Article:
Mouth: The fruit holds! But there’s also many fresh breads, cereals, waxes, hessian, green tea, menthol, crushed mint, eucalyptus oils. The mouth equals the nose perfectly which is not something you can say for all these ‘aged Speysiders’. Tea tree oil, mint creams, green fruit syrups, tinned pineapple, banana chips. With water: Eucalyptus oil, a nibble of marzipan, orange liqueur, bay leaf, caraway and a little heathery note. Finish: Long, with a lingering fruitiness both green and tropical fading to a crisp dryness - notes of good Manzanilla - and some light heathery notes again. Comments: There are quite a few of these Glenfarc...err ‘Speyside Regions’ around, but this is one of the best in my opinion. SGP: 641 - 91 points. Jonny: 91.  


Liqueur Scotch Whisky of great age (No ABV stated, Berry Bros & Co, driven cork, bottled circa 1920) Unknown Berry’s Bottle (Berry Brothers & Co., bottled 1930s) A very old Berry’s bottle. Sadly the label has been destroyed but the capsule tells us it is by Berry Brothers & Co, not Rudd, and it has an old style stopper cork. Combined with the glass coding this tells us that the bottle is definitely pre-1941 and should have been bottled sometime in the 1930s. Colour: Pale gold. Nose: Typically dusty, mineralic, estery and with a simmering, farmyard complexity and a beautifully elegant, organic and herbal peatiness. A light metallic edge as is common with these old bottlings. Some bailed hay, jars of very old dried herbs, old paint, ink, parchment, vellum, crushed seashell, chalk duster. A glimmer of white stone fruits. Bramble, malt bins, the inside of an old malt mill (not the distillery). More gravely and mineral notes emerge with time. Very gentle aromas of hessian and dunnage as well. Mushroom and earthy notes emerge with time.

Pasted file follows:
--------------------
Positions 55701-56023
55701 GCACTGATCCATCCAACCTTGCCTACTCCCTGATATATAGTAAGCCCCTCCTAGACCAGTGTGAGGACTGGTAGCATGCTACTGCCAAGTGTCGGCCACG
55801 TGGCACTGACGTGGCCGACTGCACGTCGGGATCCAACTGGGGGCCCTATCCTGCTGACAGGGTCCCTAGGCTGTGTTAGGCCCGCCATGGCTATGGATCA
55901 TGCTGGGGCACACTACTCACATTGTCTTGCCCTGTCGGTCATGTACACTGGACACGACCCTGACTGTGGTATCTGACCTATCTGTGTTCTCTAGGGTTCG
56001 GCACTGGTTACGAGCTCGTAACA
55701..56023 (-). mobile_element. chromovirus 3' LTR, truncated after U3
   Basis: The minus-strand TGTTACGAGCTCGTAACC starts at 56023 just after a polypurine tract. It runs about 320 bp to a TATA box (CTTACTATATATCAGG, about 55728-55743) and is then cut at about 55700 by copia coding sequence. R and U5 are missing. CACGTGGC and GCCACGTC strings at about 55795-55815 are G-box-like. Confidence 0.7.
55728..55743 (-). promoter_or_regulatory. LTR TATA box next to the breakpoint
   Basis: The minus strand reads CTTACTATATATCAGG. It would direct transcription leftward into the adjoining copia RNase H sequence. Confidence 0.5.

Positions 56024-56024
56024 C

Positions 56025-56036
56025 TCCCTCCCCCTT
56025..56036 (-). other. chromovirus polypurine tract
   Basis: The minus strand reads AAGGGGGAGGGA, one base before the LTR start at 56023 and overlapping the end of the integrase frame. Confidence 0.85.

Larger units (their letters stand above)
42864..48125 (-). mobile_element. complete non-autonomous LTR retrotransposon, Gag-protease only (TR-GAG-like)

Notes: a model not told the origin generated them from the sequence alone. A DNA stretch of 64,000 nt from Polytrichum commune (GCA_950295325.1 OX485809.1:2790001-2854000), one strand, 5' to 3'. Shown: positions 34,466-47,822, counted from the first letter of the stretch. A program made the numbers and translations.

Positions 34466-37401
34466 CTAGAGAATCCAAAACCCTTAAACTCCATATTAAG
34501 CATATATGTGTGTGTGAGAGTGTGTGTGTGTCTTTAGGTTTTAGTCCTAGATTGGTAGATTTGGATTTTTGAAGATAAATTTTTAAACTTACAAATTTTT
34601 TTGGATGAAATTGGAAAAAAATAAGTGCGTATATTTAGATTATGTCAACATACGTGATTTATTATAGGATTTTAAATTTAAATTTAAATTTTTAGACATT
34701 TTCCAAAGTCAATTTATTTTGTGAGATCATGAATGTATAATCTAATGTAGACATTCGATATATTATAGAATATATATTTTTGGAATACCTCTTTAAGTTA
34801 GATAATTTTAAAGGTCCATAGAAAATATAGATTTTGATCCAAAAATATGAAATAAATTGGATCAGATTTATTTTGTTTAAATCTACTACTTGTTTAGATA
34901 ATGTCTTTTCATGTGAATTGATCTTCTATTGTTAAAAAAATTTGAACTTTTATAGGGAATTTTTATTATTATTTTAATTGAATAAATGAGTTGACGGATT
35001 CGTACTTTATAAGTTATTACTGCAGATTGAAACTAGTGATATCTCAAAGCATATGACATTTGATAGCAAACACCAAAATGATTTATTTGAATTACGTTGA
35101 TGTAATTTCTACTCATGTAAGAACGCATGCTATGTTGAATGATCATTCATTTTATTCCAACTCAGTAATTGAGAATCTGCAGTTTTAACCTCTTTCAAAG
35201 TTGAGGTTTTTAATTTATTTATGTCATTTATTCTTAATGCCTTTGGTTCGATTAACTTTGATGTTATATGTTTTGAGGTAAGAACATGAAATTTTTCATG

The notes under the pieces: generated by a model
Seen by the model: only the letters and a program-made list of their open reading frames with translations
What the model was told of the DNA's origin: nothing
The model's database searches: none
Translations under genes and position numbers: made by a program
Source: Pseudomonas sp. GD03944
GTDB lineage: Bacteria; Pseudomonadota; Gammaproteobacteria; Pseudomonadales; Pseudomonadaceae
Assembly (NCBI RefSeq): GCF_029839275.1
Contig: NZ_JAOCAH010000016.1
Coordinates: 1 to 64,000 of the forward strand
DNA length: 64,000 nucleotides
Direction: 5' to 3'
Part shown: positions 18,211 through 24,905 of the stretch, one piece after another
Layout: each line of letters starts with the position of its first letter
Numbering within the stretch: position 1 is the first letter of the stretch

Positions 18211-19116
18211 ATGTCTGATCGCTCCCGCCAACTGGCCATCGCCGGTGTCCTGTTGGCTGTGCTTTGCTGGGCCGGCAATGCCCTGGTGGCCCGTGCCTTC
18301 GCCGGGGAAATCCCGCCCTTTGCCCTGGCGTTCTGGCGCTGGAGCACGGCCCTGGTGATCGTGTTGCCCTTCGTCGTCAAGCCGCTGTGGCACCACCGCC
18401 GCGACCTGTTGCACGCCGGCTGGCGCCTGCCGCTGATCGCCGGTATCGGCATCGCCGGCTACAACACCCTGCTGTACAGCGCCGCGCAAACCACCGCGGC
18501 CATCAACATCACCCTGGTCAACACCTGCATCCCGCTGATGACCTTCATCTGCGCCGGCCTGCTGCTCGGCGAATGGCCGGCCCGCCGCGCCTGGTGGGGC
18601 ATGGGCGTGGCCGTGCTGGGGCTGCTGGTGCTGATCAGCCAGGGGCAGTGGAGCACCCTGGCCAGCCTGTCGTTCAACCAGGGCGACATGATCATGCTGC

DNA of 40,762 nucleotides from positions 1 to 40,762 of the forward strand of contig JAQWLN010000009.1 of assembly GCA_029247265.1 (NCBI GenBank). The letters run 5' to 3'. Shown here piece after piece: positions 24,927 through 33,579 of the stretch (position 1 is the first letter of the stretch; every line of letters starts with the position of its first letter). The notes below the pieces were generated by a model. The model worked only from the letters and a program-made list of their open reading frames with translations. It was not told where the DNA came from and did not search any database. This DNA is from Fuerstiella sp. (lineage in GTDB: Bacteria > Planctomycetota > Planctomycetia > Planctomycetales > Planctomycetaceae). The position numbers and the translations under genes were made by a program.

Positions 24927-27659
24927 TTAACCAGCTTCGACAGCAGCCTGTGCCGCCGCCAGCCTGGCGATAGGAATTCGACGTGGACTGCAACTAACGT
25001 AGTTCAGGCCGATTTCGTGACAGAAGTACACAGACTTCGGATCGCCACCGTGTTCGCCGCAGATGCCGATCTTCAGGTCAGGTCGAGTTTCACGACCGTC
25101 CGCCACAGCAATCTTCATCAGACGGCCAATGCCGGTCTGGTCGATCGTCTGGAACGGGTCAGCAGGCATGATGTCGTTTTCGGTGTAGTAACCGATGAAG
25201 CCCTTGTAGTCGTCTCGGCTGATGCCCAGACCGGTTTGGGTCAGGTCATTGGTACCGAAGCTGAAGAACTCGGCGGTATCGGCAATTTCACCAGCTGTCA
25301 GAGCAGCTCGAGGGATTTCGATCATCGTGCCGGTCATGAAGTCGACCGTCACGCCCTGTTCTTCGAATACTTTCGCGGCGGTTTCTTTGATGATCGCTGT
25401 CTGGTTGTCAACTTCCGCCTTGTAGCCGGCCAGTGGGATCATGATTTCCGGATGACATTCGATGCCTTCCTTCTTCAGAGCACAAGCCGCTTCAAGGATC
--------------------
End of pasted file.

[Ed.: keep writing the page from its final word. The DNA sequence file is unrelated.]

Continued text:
Mouth: The alcohol is well preserved but the texture is most impressive. It’s fat, emphatic and oily with a beautifully lean waxiness. Beeswax, green mango skin, white pepper, flints, coal hearth and BBQ smoke. Some smoky bacon notes and more of these beautiful herbal complexities with camphor, cod liver oil, peat resin and even a touch of aged medicine. Finish: Nervous and long with big farmy notes, some earthy, drying phenols, coal dust and a lingering waxy and compost notes. Comments: The consensus is that it is probably an old St James Blend. The malt content is evidently quite high and globally it is beautiful with real elegance and precision of flavour. It’s obviously held its strength well and the feeling generally is one of emotion and beauty. As is so often the case with these remarkable glimpses into the past. SGP: 265 - 90 points. Jonny: 91 points.